Oct 03

A History: Florence Pashley

Florence Pashley, 2nd from Left. 1st from left is her monther-in-law, Jemima Robinson (formerly Hickman)

Florence Pashley was my great-grandmother and was one of the first relatives we started to gather information on way back in the 80’s when all of this research was done by occasional trips to London to the records office (in Islington at that point) and trips to local records.  A slow build-up of information that often left more questions than answers, especially when we could not find the next link in the chain.

As I recall, it started off because granddad was never 100% sure of her surname, or rather the surnames of his maternal grandparents, (he was also not 100% sure of his birthday until he had to get a passport, celebrating it on one day then finding out his birth certificate was another date).  Her surname was known to be Pashley, but other names that were possible were Fletcher or Tolley. So what was happening here?  Our starting point was the birth certificate.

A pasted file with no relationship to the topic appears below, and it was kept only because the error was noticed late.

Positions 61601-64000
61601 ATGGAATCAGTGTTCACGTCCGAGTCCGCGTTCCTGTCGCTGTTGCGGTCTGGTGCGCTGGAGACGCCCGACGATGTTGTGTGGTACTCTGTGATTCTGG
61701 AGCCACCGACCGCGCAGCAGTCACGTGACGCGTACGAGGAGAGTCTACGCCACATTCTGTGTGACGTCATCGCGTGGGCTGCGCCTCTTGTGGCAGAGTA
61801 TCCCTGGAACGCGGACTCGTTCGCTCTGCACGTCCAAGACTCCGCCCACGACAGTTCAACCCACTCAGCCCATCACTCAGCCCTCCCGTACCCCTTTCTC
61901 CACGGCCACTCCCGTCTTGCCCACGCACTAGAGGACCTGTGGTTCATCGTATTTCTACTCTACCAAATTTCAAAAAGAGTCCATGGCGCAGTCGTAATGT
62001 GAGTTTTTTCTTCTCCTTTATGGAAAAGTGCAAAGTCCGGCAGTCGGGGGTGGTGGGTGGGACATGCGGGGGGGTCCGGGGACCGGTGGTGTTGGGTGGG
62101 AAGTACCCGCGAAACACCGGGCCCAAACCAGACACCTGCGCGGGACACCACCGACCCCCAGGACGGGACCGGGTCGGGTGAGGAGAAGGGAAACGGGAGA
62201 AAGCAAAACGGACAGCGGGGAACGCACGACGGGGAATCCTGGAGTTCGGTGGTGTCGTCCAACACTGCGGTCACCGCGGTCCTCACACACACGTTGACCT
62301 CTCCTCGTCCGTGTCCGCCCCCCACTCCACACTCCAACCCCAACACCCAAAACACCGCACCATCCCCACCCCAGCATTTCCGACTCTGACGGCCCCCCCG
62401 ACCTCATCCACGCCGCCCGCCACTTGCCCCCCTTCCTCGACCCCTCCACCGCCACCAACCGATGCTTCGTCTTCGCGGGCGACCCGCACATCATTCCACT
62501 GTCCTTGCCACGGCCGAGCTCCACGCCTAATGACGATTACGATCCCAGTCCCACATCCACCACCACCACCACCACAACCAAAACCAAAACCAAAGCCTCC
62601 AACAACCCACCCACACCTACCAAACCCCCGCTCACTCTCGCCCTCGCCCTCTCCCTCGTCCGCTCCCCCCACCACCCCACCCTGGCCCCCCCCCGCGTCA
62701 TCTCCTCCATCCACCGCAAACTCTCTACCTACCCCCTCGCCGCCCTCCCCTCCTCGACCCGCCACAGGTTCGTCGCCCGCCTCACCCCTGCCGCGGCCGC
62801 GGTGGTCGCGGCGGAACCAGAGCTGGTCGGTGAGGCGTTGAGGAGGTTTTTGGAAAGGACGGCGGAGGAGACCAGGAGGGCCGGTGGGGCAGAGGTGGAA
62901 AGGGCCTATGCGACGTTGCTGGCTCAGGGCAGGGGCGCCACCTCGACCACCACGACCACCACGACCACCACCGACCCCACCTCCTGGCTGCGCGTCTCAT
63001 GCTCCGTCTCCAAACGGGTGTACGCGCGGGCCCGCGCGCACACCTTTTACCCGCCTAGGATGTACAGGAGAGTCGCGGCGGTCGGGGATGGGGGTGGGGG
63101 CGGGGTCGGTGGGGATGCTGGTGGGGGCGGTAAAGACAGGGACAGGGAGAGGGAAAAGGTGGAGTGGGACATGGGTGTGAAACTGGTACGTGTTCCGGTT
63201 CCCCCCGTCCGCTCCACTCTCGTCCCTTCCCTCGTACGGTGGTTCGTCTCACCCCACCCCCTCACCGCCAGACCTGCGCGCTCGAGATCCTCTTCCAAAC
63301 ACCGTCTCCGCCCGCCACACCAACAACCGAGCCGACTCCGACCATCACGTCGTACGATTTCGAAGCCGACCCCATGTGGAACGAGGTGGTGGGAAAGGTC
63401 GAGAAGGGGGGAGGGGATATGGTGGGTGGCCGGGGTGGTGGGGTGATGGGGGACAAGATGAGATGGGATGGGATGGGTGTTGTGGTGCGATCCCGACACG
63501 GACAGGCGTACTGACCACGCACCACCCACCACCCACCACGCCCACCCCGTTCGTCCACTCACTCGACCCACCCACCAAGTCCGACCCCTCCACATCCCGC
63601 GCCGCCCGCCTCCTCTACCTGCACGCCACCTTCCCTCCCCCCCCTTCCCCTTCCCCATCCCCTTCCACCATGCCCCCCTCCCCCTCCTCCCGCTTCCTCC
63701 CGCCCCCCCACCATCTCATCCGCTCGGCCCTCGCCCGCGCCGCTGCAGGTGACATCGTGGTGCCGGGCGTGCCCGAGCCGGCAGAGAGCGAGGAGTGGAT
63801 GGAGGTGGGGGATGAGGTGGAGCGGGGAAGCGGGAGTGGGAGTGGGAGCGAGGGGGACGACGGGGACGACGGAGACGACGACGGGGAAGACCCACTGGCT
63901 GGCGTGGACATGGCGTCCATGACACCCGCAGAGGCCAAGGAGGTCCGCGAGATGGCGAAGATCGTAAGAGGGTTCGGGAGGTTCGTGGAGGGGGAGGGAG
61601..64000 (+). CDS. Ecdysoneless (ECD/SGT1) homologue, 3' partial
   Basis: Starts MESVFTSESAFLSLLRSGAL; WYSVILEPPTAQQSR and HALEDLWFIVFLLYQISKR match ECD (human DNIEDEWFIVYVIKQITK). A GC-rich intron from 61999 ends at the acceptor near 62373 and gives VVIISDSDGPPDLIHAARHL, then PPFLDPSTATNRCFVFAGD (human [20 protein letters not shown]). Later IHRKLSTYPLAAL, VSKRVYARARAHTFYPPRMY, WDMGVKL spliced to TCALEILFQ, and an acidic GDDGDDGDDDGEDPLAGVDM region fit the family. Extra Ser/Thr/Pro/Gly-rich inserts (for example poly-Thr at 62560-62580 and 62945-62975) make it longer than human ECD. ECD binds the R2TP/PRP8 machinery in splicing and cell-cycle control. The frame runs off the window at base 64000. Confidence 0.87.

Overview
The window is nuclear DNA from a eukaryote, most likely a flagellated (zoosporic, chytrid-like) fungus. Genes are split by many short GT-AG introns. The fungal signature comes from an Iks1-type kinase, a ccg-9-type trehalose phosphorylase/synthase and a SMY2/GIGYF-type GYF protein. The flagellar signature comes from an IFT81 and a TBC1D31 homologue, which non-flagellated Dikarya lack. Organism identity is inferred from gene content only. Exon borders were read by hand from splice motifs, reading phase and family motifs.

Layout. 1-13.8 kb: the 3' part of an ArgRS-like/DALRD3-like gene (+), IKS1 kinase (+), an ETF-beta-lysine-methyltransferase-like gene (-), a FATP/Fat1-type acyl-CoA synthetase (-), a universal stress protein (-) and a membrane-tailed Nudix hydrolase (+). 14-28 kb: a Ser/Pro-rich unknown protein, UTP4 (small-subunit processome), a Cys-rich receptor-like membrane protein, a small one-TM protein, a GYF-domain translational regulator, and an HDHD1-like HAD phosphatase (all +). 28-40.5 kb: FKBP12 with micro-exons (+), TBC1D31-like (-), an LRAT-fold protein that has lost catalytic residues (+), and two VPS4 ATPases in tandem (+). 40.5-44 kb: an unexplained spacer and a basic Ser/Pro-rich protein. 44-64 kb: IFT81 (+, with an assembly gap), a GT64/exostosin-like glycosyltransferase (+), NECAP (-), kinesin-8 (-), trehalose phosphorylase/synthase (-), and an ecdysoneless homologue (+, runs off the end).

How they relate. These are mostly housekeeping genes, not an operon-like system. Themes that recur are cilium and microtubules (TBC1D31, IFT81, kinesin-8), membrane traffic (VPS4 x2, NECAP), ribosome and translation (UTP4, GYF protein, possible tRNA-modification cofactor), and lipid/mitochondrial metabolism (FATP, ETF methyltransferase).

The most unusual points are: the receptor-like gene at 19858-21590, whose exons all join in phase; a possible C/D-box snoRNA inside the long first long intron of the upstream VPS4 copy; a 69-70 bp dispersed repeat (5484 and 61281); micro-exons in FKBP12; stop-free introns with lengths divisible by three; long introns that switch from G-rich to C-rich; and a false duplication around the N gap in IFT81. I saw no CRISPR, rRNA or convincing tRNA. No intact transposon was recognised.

Florence Elizabeth Pashley was born 6 November 1899, to Kate Malia and Samuel Pashley, who was listed as a Curtain Maker. What surprised us was the location of the birth – Wolverhampton Workhouse. What was Kate doing there?  Where was Samuel? And what were they doing in Wolverhampton?

Kate and Samuel were married 18 months earlier, 21 May 1898, in Nottingham. Samuel was listed as as Lacemaker, born in Chesterfield, Derbyshire but now resident at 127 Waterway St, Nottingham.  His father, Frank, was also a Lacemaker and came from a family in the same industry, all from the area around Chesterfield but starting to appear in Nottingham, which had a thriving international lace industry.